The bankruptcy process can appear intractable. Once a bankruptcy order is made, a statutory procedure is commenced which sets our how the bankrupt's affairs are to be administered and how the bankrupt's assets are to be treated.
This process will be overseen by the Official Receiver or a Trustee in Bankruptcy, who are under placed under obligations to perform their duties in a timely fashion.
An annulment is an order of the Court which has the effect of restoring the bankrupt's position to the position it would have been had the order never been made. The Court has the discretion to grant an annulment order under two grounds:
- that the order ought never to have been made
- that the bankruptcy debts, costs and expenses have been paid or secured to the satisfaction of the Court.
Where an application is made on the grounds that the order ought never to have been made, the burden is on the bankrupt to show a defect in the bankruptcy petition proceedings, or in respect of the debt which forms the basis of the petition. For example, bankruptcy orders have been annulled on this ground where the petition debt was shown not to exist, where the petition was not properly served, and where the bankrupt was shown not to be under the jurisdiction of the Court of England and Wales. The prospects of success an annulment application brought on this ground depends on the circumstances of the case. In addition, the court has a general discretion when granting any annulment order. For example, the court may nonetheless refuse to make an annulment order where there is evidence that the debtor has other creditors whose position requires safeguarding.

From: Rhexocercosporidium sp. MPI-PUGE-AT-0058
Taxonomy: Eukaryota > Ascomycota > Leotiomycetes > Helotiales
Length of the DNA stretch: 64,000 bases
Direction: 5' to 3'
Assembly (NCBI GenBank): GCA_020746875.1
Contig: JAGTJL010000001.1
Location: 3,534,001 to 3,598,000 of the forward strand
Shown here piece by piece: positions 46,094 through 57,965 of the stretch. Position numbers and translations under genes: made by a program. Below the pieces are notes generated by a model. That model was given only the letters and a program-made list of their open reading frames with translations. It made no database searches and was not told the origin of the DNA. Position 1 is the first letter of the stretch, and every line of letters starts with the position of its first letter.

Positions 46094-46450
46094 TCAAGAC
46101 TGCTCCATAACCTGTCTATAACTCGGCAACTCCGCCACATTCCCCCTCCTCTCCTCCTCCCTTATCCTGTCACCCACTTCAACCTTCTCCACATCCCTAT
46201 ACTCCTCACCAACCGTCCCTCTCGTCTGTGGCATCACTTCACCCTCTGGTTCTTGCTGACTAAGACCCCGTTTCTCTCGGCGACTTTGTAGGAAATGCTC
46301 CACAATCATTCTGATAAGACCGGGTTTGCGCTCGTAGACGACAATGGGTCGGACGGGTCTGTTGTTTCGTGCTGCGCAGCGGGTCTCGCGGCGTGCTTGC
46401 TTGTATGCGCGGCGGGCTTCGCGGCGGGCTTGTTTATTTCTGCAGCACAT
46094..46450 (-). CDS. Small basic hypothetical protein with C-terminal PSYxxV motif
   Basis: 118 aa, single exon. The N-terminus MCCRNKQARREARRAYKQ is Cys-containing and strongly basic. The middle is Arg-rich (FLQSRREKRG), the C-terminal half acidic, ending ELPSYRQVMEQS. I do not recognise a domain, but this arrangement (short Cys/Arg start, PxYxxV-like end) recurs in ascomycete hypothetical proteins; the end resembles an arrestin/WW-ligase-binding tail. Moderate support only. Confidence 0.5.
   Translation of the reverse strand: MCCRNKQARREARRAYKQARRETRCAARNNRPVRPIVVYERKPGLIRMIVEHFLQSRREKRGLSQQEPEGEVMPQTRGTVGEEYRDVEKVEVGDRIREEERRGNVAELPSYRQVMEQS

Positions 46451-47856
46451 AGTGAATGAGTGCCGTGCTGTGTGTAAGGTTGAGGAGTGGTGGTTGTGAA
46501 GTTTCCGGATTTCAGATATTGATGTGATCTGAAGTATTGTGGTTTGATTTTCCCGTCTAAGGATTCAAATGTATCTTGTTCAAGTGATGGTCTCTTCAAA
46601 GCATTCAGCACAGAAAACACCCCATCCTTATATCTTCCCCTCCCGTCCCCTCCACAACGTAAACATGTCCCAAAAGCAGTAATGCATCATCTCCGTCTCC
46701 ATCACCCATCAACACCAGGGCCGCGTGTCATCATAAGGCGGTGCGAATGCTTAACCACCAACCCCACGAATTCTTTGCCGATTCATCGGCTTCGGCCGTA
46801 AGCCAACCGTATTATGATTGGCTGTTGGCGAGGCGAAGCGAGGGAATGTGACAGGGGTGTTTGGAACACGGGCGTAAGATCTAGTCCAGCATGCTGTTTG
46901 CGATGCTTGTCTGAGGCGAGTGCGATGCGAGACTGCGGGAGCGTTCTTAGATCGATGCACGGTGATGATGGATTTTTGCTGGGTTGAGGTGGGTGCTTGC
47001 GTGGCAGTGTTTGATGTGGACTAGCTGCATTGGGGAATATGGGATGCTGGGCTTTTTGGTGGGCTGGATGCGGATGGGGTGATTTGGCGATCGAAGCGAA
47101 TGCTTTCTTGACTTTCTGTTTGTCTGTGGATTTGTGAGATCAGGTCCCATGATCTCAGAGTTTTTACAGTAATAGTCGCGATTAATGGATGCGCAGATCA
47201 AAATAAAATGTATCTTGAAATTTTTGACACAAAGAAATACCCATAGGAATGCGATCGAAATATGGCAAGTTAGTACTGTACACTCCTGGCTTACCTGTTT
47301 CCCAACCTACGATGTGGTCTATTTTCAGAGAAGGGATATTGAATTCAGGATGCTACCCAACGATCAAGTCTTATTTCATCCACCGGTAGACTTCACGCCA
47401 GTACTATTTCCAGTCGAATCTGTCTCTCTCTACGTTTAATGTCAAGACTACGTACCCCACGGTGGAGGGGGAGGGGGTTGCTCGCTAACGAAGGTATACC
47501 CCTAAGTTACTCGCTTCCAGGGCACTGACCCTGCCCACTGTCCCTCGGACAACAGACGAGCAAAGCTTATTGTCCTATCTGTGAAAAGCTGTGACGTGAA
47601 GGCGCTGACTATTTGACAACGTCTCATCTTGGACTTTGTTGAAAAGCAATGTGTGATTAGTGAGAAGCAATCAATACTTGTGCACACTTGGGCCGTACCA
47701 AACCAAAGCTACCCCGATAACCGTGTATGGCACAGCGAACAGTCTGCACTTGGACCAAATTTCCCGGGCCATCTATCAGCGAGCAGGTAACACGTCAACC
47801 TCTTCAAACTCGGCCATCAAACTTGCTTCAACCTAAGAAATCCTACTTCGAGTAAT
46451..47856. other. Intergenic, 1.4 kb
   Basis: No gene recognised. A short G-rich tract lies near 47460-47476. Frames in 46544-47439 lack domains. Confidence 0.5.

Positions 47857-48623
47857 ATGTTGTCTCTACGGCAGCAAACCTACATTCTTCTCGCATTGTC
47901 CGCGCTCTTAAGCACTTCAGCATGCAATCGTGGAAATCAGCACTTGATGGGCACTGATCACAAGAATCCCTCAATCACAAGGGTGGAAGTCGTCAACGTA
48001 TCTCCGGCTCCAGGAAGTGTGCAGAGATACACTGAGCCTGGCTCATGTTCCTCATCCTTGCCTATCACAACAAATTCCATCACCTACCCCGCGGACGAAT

By its nature, an application made on the grounds that the bankruptcy debts have been paid in full requires an injection of money into the bankruptcy estate. Often, the bankrupt will source funding from friends and family, or a specialist annulment funder, in order to pay the debts in full. Depending on the circumstances of the case, there can be significant benefits to a bankrupt in seeking an annulment on these grounds. There are tax savings where the debts are paid by third party funds rather than from realised bankruptcy assets, the annulment prevents the ongoing incurrence of the trustee's costs, and a successful annulment will save the bankrupt's family home from challenge by the trustee in bankruptcy. However, the bankrupt must have clear regard to how they will repay the annulment funding or else facing similar difficulties in the future.
A number of issues arise in annulment cases, not only in establishing the grounds of annulment but also in dealing with supplemental issues, for example such as dealing with the payment of the trustee in bankruptcy's costs. If you would like to discuss any of these issues with us, please contact any member of our team.
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